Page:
Sponsored By

Analysis: At E3, Sony Says 'Just Wait' - But Can Consumers?

Gamasutra's Christian Nutt returns from attending Sony's E3 2008 press conference to look past <a href="http://www.gamasutra.com/php-bin/news_index.php?story=19430">the announcements</a> and analyze the trends, asking primarily - was Sony's message to con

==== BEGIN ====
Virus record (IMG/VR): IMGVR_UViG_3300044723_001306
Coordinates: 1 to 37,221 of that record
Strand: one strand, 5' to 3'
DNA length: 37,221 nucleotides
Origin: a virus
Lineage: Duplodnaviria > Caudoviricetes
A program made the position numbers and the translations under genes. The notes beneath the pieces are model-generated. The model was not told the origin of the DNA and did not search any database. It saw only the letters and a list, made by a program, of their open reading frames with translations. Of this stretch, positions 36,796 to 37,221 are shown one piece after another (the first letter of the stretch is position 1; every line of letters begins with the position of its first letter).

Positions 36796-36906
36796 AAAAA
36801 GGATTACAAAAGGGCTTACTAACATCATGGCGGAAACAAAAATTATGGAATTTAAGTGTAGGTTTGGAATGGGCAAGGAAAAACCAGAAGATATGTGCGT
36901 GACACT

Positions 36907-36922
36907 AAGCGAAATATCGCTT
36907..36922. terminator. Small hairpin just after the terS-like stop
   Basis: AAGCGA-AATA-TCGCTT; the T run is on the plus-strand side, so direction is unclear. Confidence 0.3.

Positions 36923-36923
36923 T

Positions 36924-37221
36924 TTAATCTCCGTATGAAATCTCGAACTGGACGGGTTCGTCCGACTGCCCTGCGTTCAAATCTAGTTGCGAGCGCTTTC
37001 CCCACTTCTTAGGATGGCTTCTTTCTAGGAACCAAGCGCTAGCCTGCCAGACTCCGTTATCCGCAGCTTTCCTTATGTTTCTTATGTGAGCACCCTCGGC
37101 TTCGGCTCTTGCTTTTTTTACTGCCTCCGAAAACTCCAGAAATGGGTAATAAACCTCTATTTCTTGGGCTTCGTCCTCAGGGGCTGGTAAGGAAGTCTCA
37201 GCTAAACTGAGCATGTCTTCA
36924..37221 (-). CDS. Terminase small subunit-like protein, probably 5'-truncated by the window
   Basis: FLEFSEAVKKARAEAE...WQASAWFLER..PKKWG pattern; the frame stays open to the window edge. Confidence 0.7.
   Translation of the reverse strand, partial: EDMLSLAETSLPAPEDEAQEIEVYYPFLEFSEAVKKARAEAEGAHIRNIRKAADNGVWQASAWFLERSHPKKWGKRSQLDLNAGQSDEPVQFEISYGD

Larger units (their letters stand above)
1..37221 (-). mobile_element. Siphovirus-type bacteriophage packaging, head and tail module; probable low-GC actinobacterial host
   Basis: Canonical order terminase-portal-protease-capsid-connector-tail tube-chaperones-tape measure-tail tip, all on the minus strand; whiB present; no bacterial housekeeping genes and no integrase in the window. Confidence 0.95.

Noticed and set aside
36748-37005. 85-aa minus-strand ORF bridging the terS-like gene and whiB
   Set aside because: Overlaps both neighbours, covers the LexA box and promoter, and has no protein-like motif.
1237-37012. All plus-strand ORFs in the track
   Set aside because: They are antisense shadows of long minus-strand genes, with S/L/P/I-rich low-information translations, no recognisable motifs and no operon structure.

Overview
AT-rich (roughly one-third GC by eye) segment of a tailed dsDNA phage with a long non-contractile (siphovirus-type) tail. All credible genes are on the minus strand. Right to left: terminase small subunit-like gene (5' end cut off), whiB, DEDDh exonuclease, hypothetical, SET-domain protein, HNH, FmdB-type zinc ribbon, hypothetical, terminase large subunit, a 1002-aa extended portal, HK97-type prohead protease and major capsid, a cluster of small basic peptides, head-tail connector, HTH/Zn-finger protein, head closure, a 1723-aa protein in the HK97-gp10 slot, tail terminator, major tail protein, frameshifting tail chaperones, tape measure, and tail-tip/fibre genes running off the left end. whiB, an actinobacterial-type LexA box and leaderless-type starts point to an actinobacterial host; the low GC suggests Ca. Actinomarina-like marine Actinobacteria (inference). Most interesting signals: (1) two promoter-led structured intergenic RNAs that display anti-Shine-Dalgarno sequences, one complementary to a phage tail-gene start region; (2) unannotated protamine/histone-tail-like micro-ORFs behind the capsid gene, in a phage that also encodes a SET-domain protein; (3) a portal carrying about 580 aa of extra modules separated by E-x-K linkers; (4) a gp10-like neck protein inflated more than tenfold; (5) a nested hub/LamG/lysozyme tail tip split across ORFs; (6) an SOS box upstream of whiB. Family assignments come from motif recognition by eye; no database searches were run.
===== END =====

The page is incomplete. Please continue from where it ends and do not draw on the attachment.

Christian Nutt

July 16, 2008

5 Min Read